Saturday 6 February 2021

Being diagnosed with bipolar

Natasha shares her experiences of struggling with mental health whist at University and her journey to being diagnosed with bipolar.

- Natasha Stenning

Hi, my name is Natasha Stenning. I am a 22-years-old and currently a student at York St John University. However, I am not a normal English girl. Whilst I have a British passport, I was born and raised in Nairobi, Kenya, and spent a couple of years in China, Tanzania and the Philippians.

Anyway, people describe me as an energetic and bubbly girl who does not stop talking and always wants cuddles. Overall, I am a friendly, kind, caring person but I was not always this way. I had a very content childhood in Kenya. I was confident, happy and had a good social, academic and sports life. However, the trouble started when I joined university.

I moved to England in August 2017 to attend University of Brighton and study a BSc in Physiotherapy. I quickly realised that I was not happy where I was. I was far away from my family, had not managed to connect with anyone and found that the UK was a foreign country to me even though I technically was British. Things got worse I stopped going to sports, lectures and meeting with friends. I was crying on the phone to my parents every night. By November I was depressed and anxious. My dad flew over from Kenya and pulled me out of university eight weeks into term.

December to March was a difficult time for me. Looking back, it was all a blur. However, by the end of March, I had this amazing job in Switzerland for the summer, working in a kid’s adventure camp for 10 weeks. Those 10 weeks changed my life. I got my confidence and personality back. During this time, I was accepted onto the BSc in physiotherapy at YSJ.

I returned to England in September. The first month was incredible. I found an amazing group of friends, loved the city, joined societies and sport teams, and loved my course. I was living the life every university student wants to lead. However, October hit and bits of anxiety started to creep in. I was starting to doubt that I wanted to study physiotherapy. I was struggling to keep up. I started finding York too small and had convinced myself I had not really made any friends. I contacted student health services and found they didn’t really help. By November reading week, I went back home to Kenya. I came back diagnosed with moderate clinical depression and anxiety and was put on medication.

I was back in the same position as the previous year, frustrated and scared cause I felt alone. I was so lost and felt I had no direction. Things kept getting worse till it got to February 2019. At this point I felt I had no one in the world. I had not been helped by the health services and had given up. I locked myself in my room for 3 weeks, avoiding my family, friends and lectures. My best friend messaged my sister. She and my sister came and basically broke down my door. They saved my life. I went home to Kenya, changed my medication and started therapy. I slowly started feeling better.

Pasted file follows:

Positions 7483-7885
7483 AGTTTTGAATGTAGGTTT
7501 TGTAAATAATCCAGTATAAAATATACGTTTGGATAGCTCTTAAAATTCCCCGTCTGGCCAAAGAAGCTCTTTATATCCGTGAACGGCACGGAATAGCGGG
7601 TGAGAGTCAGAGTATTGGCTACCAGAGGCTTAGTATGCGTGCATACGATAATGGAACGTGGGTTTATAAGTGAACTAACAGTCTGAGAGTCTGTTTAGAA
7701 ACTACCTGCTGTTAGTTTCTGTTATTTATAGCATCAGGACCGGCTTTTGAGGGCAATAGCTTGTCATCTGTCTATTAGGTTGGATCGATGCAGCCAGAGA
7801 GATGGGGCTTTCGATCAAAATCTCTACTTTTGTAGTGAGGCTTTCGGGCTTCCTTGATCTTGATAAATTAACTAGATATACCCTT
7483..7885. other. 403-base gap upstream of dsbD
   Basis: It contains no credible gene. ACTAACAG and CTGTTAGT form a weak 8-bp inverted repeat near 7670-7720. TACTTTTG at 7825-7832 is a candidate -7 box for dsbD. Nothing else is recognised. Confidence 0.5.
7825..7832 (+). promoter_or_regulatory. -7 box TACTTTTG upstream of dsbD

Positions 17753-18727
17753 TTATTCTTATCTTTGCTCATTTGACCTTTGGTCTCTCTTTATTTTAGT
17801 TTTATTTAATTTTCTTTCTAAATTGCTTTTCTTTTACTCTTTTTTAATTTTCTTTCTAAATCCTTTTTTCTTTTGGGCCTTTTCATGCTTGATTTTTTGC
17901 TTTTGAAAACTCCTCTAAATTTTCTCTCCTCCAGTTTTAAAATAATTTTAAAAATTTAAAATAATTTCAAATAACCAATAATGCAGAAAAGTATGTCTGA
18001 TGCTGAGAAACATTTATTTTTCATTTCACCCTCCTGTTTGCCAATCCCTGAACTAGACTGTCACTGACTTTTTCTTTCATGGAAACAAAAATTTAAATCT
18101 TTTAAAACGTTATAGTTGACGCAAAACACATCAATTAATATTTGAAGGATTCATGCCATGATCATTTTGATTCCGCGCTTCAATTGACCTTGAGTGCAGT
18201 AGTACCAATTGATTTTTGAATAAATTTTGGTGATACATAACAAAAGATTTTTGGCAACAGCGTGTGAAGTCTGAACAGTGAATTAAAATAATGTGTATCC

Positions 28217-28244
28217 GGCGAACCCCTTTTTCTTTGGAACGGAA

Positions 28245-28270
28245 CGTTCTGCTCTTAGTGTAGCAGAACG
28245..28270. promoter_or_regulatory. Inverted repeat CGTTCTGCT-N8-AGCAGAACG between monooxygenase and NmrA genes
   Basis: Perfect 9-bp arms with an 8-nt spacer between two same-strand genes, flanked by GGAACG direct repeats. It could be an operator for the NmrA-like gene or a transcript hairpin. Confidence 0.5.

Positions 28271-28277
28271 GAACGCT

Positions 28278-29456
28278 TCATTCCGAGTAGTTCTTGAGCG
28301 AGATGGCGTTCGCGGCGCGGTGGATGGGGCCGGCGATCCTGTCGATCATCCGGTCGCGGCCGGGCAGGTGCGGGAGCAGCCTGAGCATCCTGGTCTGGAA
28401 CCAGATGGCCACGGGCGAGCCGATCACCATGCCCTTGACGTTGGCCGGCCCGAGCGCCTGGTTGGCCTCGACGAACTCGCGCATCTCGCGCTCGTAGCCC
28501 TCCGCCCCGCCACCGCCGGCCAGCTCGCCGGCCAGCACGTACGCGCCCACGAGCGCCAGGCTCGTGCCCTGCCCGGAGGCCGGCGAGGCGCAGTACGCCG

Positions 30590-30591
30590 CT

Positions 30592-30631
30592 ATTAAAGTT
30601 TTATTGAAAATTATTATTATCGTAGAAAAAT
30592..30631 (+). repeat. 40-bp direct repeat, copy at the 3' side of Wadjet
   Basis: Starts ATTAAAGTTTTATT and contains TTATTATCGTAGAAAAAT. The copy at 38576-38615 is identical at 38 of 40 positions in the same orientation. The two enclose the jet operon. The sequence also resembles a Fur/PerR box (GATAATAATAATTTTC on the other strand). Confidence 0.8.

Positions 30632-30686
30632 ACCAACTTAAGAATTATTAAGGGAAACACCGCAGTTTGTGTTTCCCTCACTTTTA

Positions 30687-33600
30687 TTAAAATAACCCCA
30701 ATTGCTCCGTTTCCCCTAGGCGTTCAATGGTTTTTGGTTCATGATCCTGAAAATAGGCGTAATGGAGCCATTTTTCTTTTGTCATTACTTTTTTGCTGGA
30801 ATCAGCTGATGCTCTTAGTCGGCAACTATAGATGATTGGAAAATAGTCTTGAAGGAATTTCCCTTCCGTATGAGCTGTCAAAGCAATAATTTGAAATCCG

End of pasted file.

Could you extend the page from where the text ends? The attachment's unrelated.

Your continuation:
I came back to York in April to organize my life. I changed course to study a BSc in Sports Therapy. I repaired my friendships and found the most amazing boyfriend. The last few months in York had been of my best of my life. Over the next year, I tried to keep up with my studies and friends, accept I still felt something was off. After a few more ups and downs, in August 2020 I was diagnosed with Bipolar II Disorder. I was put on different medication and my therapy changed to address the new diagnosis. Since then I have never been more settled or happy both in my own skin and my situation in life. My medication and therapy have kicked in.

I do not want this story to scare people off university. I am just sharing my own experience. Now I love university and would not change any of my experiences as I am a stronger person. However, this is why I re- started up Student Minds at York St John University. I want to help people going through anything similar. Know these feelings are completely normal. University is a tough time and you can ask for help. That is what we are for! Combating Mental Health one student at a time.

Lots of love, Tash x

Find out more about Bipolar and supporting a friend and the small steps you can take to ​look after your wellbeing.

Hi, I’m Natasha, a sports therapy student applying for an Osteopathy masters. After experiencing mental health struggles at university, I am passionate about insuring the student voice is heard. I believe mental health is a vital issue that needs to be addressed and seen as an equal to physical health.

1 comment:

  1. Thanks for posting such an honest account. Mental heath issues are nobody’s fault and the more they are talked about, the easier it will be to accept and understand.